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Sunday, Jun 17, 2018
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National Guard says it’s in compliance on ID cards for same sex spouses

Four days after being criticized by Secretary of Defense Chuck Hagel for failing to fully comply with Department of Defense rules granting rights to same sex couples in the military, the National Guard today announced that it was now in full compliance with Hagel’s directive.

The Florida National Guard was one of nine that refused to grant the Department of Defense identification cards to same-sex spouses of Guard members.

The change was announced in a terse statement issued Monday afternoon.

“Effective Nov. 5, enrollment into the Defense Enrollment Eligibility Reporting System can be accomplished at any Florida National Guard facility responsible for initial benefits enrollment,” the statement read. “The Florida National Guard is in full compliance with both federal and state statutes and governing policies.”

Hagel, in a speech last week, blasted the National Guard in Florida and eight other states. In all, there were 114 Army and Air National Guard sites not providing ID cards to eligible same-sex spouses.

“The balance between security and civil rights sends an important message to the world. At the Department of Defense, we work to preserve America’s individual liberties as well as defend our freedom,” Hagel told an audience at a gathering of the Anti-Defamation League. “When the Supreme Court issued its decision on the Defense of Marriage Act this summer, the Department of Defense immediately began working on providing the same benefits to all eligible spouses, regardless of sexual orientation. We did it because everyone who serves our country in uniform should receive the full benefits they earned, fairly and in accordance with the law. Everyone’s rights must be protected.”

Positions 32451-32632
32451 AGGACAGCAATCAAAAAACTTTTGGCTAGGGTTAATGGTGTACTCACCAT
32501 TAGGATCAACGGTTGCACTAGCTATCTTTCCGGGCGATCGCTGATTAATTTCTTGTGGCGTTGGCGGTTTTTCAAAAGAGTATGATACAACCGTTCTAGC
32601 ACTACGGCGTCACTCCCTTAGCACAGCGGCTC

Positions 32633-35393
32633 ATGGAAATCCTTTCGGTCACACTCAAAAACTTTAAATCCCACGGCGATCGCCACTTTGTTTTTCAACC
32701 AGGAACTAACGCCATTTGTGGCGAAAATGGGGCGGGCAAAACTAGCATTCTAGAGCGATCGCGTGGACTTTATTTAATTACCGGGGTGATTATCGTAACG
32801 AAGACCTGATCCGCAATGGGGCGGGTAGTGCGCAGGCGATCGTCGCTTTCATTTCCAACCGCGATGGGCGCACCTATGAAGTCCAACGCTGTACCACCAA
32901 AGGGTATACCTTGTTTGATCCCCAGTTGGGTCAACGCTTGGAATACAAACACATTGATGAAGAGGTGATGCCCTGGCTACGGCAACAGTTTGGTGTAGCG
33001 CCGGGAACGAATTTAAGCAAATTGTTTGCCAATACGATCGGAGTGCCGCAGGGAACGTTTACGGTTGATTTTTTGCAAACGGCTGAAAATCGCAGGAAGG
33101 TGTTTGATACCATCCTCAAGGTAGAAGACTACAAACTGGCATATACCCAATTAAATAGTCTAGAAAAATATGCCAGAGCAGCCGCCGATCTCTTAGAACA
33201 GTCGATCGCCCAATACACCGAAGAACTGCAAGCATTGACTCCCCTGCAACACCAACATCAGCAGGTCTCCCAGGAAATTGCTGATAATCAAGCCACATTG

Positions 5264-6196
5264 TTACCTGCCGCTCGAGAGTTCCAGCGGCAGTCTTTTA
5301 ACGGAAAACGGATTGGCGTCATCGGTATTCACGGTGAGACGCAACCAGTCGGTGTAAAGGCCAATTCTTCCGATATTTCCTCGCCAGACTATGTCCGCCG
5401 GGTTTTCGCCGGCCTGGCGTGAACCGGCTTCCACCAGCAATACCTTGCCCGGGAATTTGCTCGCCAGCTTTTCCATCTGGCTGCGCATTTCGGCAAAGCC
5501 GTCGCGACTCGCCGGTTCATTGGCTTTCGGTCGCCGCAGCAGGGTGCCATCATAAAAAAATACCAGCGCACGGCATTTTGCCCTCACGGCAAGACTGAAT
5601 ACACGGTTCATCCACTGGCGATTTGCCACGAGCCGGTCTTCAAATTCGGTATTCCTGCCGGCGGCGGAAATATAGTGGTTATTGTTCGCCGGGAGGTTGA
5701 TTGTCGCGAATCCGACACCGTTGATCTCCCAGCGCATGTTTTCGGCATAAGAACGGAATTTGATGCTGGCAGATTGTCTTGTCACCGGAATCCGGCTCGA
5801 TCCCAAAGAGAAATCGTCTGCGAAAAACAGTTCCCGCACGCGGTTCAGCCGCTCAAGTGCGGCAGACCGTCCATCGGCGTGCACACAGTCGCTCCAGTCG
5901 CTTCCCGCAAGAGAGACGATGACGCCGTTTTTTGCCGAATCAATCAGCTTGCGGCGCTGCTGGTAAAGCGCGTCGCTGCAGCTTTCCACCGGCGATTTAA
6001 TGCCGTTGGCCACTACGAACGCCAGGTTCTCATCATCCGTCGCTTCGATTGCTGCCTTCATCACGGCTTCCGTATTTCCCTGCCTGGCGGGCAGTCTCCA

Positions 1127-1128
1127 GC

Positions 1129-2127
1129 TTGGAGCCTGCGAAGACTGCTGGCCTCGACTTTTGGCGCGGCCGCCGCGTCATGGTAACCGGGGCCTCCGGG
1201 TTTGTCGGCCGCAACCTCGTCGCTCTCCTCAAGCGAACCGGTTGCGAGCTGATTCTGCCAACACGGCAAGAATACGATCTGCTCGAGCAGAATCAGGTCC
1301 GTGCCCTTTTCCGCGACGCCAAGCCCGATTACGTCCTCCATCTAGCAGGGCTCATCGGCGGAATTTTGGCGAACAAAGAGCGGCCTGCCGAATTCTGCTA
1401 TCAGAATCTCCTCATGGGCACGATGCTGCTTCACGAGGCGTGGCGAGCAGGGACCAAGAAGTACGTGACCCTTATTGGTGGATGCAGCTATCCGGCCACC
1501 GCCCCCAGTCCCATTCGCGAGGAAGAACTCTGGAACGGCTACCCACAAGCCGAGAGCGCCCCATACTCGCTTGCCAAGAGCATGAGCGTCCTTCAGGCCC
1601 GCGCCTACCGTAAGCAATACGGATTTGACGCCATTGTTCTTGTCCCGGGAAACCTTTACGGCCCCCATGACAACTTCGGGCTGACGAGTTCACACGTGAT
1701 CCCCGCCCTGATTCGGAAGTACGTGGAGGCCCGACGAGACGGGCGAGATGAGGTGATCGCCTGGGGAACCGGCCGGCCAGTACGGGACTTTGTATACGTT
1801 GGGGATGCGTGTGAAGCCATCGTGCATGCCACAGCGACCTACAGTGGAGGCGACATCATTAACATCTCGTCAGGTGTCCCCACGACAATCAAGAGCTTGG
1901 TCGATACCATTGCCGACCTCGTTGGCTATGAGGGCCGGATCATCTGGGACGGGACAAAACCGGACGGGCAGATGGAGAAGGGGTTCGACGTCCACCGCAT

Hagel said that by refusing to grant the identification cards at National Guard Facilities, it not only violated “the states’ obligations under federal law, their actions have created hardship and inequality by forcing couples to travel long distances to federal military bases to obtain the ID cards they’re entitled to.

“This is wrong,” Hagel said. “It causes division among the ranks, and it furthers prejudice, which DoD has fought to extinguish.”

Hagel ordered the Chief of the National Guard Bureau, General Frank Grass, “to take immediate action to remedy this situation. At my direction, he will meet with the Adjutants General from the states where these ID cards are being denied. The Adjutants General will be expected to comply with both lawful direction and DoD policy, in line with the practices of 45 other states and jurisdictions.”

Lt. Col. James K. Evans of the Florida National Guard said Monday, “The process of conferring same sex benefits at state facilities poses a potential conflict with the state constitution. As you might expect, constitutional questions are not settled quickly.

“In order to ensure the Florida National Guard is compliant with both state and federal statutes soonest, we have implemented a solution that ensures all initial Defense Eligibility Enrollment Reporting System (DEERS) actions occur in federal facilities, usually in the vicinity of the state facility that previously was used to support DEERS enrollment,” Evans said.

In September, Maj. Gen. Emmett Titshaw Jr., Adjutant General of the Florida National Guard, wrote to state Attorney General Pam Bondi seeking opinion on what to do about the same-sex identification cards.

Bondi’s office declined to offer an opinion, responding that Titshaw offered no specifics about what actions the new federal policy required or the obligations imposed.

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